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News, May 2023
Erdogan Wins Turkiye Presidential Election with 52 Percent of Votes, Vows to Set up Reputable Economy Team
May 29, 2023
All-embracing Erdoğan emerges winner of Türkiyes most critical vote
BY DAILY SABAH WITH AGENCIES
ISTANBUL MAY 29, 2023
'The only winner is Türkiye,' President Erdoğan said in his election victory speech as the veteran leaders new tenure ushers in a new era in Türkiye after a presidential race watched by the world
Akey player in international affairs and a dominant force in local politics, Recep Tayyip Erdoğan is back for another tenure. The incumbent president won more than 52% of the vote in Sunday's second round of presidential elections, according to unofficial results, securing a five-year tenure as Türkiyes leader. Now the longest-serving among the presidents of the Republic of Türkiye, the president hailed it as a victory for Türkiye. The only winner today is Türkiye, he said, highlighting that he would never discriminate against anyone who did not vote for him. The beginning of the Century of Türkiye was another theme of his victory speech at the Presidential Complex early Monday.
The election was closely watched by the world due to Erdoğans rising role in global affairs as Türkiye raised its diplomatic profile, from brokering a grain deal to emerging as a country more independent from the West it long relied on for its defense and borrowing needs. Developments in its immediate region, from conflicts in its neighbor Syria and between its close allies Ukraine and Russia also increased the importance of the elections. For his supporters encompassing the Arab and Muslim world he maintains warm ties with, Erdoğans win was also significant.
Leaders across the world sent their congratulations, highlighting the enlarged role of Türkiye and Erdoğan in global politics, especially at a time of delicate diplomatic maneuvers Türkiye pursues over the future of the NATO alliance under the shadow of the Russia-Ukraine conflict. Türkiyes close ties with Russia also highlight Erdoğans importance in the resolution of the global food crisis and energy security. According to the media outlets, the president was scheduled to hold a phone call with U.S. President Joe Biden on Monday night, a rare meeting for the leaders of the two countries at odds on a number of issues.
Often portrayed as a divisive leader by the Western media, Erdoğan, who repeatedly underlined his respect for supporters of his rivals while hitting out at their leaders on the campaign trail, renewed his embracing tone in a victory speech. I thank every citizen, regardless of their choice, who cast their ballots and proved the strength of our democracy, Erdoğan said in his speech. We always accepted the outcome of elections and we always respect the nations will. Türkiye, as a whole, won today. Every segment of our nation won. I said it before and will say it again: Nobody will lose when we won. We have a responsibility given by our nation and this requires us not to distance ourselves from any member of the nation, he said, highlighting that it was time to stand united. Power of Türkiye lies within the unity of 85 million people, he added.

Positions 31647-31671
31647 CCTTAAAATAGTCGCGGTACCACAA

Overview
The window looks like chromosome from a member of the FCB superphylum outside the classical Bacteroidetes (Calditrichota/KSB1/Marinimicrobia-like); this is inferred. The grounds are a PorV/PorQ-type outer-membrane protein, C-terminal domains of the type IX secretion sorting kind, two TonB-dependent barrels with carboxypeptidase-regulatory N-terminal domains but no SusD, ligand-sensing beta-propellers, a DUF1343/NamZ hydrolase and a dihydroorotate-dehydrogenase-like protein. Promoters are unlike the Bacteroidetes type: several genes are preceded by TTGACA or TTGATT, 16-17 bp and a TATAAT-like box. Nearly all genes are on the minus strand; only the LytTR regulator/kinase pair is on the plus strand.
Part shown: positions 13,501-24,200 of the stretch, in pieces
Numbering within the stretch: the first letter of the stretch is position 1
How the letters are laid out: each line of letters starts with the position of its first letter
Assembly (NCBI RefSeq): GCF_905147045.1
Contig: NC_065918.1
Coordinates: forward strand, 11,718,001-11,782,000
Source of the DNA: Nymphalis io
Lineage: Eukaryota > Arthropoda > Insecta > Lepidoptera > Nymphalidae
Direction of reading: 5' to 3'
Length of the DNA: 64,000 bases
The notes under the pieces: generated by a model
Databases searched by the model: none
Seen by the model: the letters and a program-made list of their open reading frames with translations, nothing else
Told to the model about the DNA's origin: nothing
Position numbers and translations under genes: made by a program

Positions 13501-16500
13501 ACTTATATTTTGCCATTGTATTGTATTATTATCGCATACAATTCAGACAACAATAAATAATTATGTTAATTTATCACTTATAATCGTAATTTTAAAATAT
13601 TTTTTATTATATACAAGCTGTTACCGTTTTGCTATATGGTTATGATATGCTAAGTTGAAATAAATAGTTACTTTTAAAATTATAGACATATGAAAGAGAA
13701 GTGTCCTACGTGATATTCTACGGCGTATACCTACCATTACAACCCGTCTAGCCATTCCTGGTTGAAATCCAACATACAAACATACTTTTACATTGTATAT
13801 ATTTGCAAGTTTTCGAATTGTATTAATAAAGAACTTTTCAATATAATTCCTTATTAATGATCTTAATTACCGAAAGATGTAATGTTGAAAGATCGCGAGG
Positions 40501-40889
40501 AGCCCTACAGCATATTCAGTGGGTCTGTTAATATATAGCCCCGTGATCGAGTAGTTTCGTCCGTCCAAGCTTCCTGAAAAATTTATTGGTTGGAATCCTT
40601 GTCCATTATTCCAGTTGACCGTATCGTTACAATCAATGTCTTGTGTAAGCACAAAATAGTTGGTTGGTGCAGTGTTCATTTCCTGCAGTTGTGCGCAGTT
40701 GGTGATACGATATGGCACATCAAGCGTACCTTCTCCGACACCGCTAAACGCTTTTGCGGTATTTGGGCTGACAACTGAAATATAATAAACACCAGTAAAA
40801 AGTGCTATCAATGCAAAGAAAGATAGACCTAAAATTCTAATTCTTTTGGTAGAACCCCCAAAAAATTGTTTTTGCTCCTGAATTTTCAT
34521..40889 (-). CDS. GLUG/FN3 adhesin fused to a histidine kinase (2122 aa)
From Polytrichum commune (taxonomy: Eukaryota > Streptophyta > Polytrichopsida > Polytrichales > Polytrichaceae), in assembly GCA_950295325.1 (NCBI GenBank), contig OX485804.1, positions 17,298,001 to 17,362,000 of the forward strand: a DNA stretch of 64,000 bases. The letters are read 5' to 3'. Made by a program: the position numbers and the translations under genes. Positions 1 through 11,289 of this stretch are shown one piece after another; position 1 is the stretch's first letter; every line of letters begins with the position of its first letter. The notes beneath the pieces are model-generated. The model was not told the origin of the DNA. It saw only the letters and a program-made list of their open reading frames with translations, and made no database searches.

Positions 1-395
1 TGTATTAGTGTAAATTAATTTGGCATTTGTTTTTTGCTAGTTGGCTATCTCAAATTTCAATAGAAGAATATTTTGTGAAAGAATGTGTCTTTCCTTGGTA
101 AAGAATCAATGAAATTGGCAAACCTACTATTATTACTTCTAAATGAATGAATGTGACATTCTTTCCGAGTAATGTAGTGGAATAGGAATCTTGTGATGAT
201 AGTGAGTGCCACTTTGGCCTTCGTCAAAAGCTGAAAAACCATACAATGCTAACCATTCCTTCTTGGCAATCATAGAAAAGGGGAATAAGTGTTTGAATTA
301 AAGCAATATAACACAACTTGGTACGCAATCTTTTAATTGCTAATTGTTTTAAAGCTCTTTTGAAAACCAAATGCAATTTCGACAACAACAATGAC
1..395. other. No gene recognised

Western media's view
Erdoğan's victory received extensive coverage in Western media outlets, including those criticized by Erdoğan for their biased coverage of the elections and his portrayals as an "autocrat." Media reports stressed the global and regional significance of Türkiye. The London-based weekly The Economist, which published a cover with the subheadline "Erdoğan must go," said in an article that the opposition lost the best shot in a generation of unseating Mr. Erdoğan. As in many elections before, rumours of Recep Tayyip Erdoğans political demise turned out to be vastly exaggerated, an article in the weekly began.
The British public broadcaster BBC stressed that Erdoğan's victory matters for the West given Türkiye's global strategic significance, which increased even further against the backdrop of the ongoing war in Ukraine. "The West used to describe Turkey's strategic importance as the bridge between Europe and the Middle East but Russia's invasion of Ukraine has transformed Turkey's status," it said, noting that world leaders rushed to congratulate Erdoğan's election victory.
Skynews, a major private broadcaster in the U.K., similarly underlined that "Türkiye holds a unique position in world politics, both as the junction between Europe and Asia and as the gatekeeper to the Black Sea." In a separate analysis, the broadcaster also said: "Erdoğan has once again proved critics wrong and out-maneuvered his toughest challengers." The major British daily Guardian said Erdoğan appealed for national unity in the victory speech he delivered to hundreds of thousands of Turkish citizens who gathered outside the Presidential Complex in the capital Ankara.
Germany's public television ARD highlighted that Erdoğan received messages of congratulations from all over the world on Sunday night on his election victory. "Erdoğan democratically won the elections in Türkiye," reporter Uwe Lueb said in a commentary published on ARD's website, adding that there have been no allegations of electoral fraud. "Now he has mammoth political tasks ahead," he stressed, referring to the economy, recovery efforts in the earthquake region, and the ongoing domestic debate about the Syrian refugee issue.